Tie Me Up, Tie Me Down: On the Neobarroco, Masochist Suspension and Class Tension in the Work of Néstor Perlongher
Author: Bollig, Ben
Source: Romance Studies, Volume 22, Number 2, July 2004 , pp. 165-182(18)
Publisher: Maney Publishing
Abstract:This paper examines the use of the barroco in the work of the modern Argentine poet and anthropologist Néstor Perlongher. It considers the use Perlongher makes of the barroco as an operating strategy and as a source for poetic tropes and validation.
I assess Perlongher's theoretical work on the neobarroco, the nebulous movement without manifesto that he identified in Latin America in the early 1980s, and explore certain aporia and difficulties this presents through an examination of his œuvre. I aim to uncover a significant schism in his work between an observational, popular barroco stemming from his anthropological work on male prostitution in São Paulo, and the abstract creation of complex forms drawing on the Golden Age barroco in the collection Hule, written as the effects of AIDS were starting to be felt in Brazil and Argentina. I also consider the links between Perlongher's high-low aesthetic connecting academic and literary practices to street slang and sexuality, and Deleuze's theories on masochism.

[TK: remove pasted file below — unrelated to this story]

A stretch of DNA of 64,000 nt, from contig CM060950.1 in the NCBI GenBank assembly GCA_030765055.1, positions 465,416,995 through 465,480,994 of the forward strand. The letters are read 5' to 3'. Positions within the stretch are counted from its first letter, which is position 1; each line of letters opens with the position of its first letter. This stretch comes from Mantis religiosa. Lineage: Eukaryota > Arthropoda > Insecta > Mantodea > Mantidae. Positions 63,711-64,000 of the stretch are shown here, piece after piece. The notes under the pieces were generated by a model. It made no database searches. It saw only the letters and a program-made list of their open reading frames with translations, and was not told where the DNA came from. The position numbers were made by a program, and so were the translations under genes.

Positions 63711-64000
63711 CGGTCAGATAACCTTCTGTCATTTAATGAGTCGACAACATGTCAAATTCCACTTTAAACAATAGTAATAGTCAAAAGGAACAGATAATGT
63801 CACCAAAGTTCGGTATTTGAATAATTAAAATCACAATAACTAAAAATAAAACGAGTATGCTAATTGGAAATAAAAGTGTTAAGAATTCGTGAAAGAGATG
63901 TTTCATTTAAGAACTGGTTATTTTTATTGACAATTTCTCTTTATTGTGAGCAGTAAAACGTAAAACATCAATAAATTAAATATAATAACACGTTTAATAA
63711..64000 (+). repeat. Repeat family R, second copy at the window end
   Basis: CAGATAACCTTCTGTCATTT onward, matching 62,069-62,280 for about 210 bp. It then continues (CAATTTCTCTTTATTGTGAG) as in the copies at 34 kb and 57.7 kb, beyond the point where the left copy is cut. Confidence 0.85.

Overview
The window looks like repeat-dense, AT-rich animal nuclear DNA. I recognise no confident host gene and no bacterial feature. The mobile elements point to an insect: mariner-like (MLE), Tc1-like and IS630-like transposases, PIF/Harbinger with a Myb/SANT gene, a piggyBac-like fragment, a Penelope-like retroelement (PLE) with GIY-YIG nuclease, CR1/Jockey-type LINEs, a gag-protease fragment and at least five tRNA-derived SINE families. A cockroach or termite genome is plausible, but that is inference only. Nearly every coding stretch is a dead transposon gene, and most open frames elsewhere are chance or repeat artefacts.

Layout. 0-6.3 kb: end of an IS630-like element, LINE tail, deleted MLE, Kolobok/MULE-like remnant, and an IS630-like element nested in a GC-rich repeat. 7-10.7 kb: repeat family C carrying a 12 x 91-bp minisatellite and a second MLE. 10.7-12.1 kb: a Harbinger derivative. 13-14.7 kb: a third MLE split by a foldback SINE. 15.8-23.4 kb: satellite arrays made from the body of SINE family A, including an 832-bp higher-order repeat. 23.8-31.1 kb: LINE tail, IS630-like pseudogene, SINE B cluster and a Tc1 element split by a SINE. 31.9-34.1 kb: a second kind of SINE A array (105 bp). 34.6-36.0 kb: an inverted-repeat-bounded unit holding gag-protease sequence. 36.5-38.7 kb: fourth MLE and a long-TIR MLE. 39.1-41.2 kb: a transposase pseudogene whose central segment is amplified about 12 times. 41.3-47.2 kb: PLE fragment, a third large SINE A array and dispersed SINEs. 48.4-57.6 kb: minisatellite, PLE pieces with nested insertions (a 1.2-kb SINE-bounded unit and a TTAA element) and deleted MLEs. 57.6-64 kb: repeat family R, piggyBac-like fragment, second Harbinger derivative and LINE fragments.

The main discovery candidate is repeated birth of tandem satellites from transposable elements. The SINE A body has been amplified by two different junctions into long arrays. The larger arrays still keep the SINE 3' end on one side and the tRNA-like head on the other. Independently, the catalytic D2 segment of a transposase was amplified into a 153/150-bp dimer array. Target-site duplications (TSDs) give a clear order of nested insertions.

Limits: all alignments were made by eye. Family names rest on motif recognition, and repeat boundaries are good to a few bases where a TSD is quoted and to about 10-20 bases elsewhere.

I suggest that there is reason to regard Perlongher's barroco poetry as a form of vanguard kitsch. Whereas socially committed poetry in Argentina tended to identify kitsch as a deformation of the popular classes' taste by the mass media and commercial forces, Perlongher identifies kitsch elements as an authentic expression of these classes.
Document Type: Research Article
Publication date: 2004-07-01
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